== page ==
On Wednesday, a five-judge bench of the Supreme Court asked Attorney General R Venkataramani to produce documents related to the appointment of Arun Goel as election commissioner on November 19.
The Supreme Court is currently hearing a clutch of petitions challenging the process by which election commissioners are appointed.
While the final ruling is yet to be delivered, oral arguments during the hearing have seen the court question if the process is excessively driven by the executive and whether making appointments through an independent panel instead would bring in more checks and balances.
What are the petitions about?
The court has a set of four public interest litigations before it, which were filed starting in 2015. The petitioners include Anoop Baranwal, an advocate before the Allahabad High Court, Ashwini Upadhyay, an advocate and Bharatiya Janata Party leader well-known for filing large numbers of public interest litigations and the Association for Democratic Reforms, a non-governmental organisation that tracks the election system.
The petitioners’ main contention is that the present appointment process for election commissioners is not transparent. According to Article 324(2) of the Constitution, election commissioners are to be appointed by the president.
Since the president is bound by the advice of the prime minister and council of ministers, the appointment of the election commissioners is a solely executive decision, the petitioners argue. This “gives ample room for the ruling party to choose someone whose loyalty is to [be] ensured and thereby renders the selection process vulnerable to manipulation and partisanship”, one of the petitions reads.
Another petition contends, “Unfortunately, there has been a growing impression that the Election Commission is indulgent towards the ruling government at the centre, and the commission has a different standard to determine the actions of the members of the ruling government and the complaints that arise during the campaign/elections.”
The petitioners have sought that election commissioners be appointed by a neutral body. Several committees, starting from 1975, have suggested this, the petitioners argue. For instance, the 255th Law Commission of India’s report recommended that the election commissioner should be appointed by the president in consultation with a collegium consisting of the prime minister, the leader of the Opposition and the chief justice of India.
They further point out that a similar panel appoints other executive authorities: for instance, the director of the Central Bureau of Investigation and the anti-corruption ombudsman, the Lokpal.
Article 324 says that the appointment of election commissioners can be regulated by a law made by Parliament. However, no such law has been made for appointments yet. Therefore, the petitioners have asked the court to direct the Centre to pass a law for the appointment of election commissioners.
What is the Centre’s stand?
The Centre told the court that the present system of appointing election commissioners is in consonance with constitutional provisions. This process, it argued, is “working smoothly” and that the commission is “working in a free and fair manner”.
Further, it said that whether a law should be made on a subject is a pure matter of policy that is in the “exclusive domain of the legislature and is not a justiciable matter”.
Attorney General Venkataramani pointed out that in 1991, a law was passed regulating the service conditions of the election commissioners. Therefore, despite existing recommendations, if Parliament did not address the issue of appointment in 1991, it should not be taken up by this court now, he argued.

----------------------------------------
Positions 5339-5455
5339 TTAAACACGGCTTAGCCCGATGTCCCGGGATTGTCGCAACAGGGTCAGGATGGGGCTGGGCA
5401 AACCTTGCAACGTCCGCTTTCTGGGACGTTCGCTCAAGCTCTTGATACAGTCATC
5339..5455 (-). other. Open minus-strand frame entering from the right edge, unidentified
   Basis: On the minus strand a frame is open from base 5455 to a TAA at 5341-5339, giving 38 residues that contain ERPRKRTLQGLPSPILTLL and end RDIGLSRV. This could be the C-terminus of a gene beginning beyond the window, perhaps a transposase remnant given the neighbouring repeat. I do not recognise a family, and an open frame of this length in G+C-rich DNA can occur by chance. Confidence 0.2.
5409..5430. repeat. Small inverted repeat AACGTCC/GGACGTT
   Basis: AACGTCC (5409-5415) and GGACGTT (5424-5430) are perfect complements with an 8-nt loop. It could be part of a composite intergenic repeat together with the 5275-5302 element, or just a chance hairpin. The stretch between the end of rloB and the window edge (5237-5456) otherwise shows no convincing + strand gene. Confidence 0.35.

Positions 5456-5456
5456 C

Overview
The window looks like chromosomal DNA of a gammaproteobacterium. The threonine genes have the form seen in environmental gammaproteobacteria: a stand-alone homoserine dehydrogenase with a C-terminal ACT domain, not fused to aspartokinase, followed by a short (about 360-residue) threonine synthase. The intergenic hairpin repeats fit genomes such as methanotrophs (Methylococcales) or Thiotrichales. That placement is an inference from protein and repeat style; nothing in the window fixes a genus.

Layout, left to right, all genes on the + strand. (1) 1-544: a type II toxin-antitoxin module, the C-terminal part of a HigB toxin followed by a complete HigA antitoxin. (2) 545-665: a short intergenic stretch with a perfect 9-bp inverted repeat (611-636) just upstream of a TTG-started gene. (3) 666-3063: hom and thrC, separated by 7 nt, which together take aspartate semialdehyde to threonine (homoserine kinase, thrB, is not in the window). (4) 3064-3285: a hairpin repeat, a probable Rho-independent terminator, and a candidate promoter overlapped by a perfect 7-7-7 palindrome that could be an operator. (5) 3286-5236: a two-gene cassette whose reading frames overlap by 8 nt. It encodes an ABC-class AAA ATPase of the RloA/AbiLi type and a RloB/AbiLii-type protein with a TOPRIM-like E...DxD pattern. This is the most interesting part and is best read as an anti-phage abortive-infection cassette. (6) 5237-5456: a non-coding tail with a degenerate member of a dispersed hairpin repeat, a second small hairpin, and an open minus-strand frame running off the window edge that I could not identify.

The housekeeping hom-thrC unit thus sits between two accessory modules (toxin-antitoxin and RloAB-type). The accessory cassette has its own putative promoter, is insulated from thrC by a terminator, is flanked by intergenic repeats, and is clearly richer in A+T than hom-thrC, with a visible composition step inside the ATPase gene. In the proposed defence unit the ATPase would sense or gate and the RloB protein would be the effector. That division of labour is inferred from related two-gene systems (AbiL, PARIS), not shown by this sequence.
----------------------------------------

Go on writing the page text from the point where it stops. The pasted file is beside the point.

Venkataramani added that in case there has been abuse in a particular appointment, then the court can look into that. However, he said that the petitioners have not been able to show this.
What has the court said till now?
During the hearings, the court remarked that the Union government was only paying lip service to the concept of the independence of the Election Commission and that the tenures of chief election commissioners has been constantly decreasing.
It said that since 2004, the Centre has only chosen candidates who would not complete their full term of six years before they reached the Union government’s retirement age of 65. The court noted that under the Congress-led United Progressive Alliance, there were six chief election commissioners in eight years, whereas under the Bharatiya Janata Party-led National Democratic Alliance, there have been eight chief election commissioners in seven years.
The court also argued that including the chief justice of India in the process could ensure that election commissioners are appointments in an independent manner.
However, these are oral observations and would not necessarily be part of the final ruling. The written order has been reserved.
Why has the court asked the Centre for documents?
While the court was hearing the case, Arun Goel was appointed as an election commissioner on November 19. Goel, a bureaucrat, took voluntary retirement on November 18 and was appointed to the Election Commission the next day.
This appointment came two days after the court started hearing the case. On Wednesday, the court said that ideally the appointment should not have been made while the matter was being heard, especially since the post had been vacant from May 15. Therefore, it wanted to examine the documents regarding Goel’s appointment.
The court, after going through the files, asked how the entire appointment process was completed within a day and why the government appointed a person who would not be able to complete his six-year tenure. The bench also asked how names were shortlisted for the post for which Goel was eventually picked.
However, Venkataramani argued that Goel’s appointment was not unusual and appointments to the Election Commissioner are usually made speedily.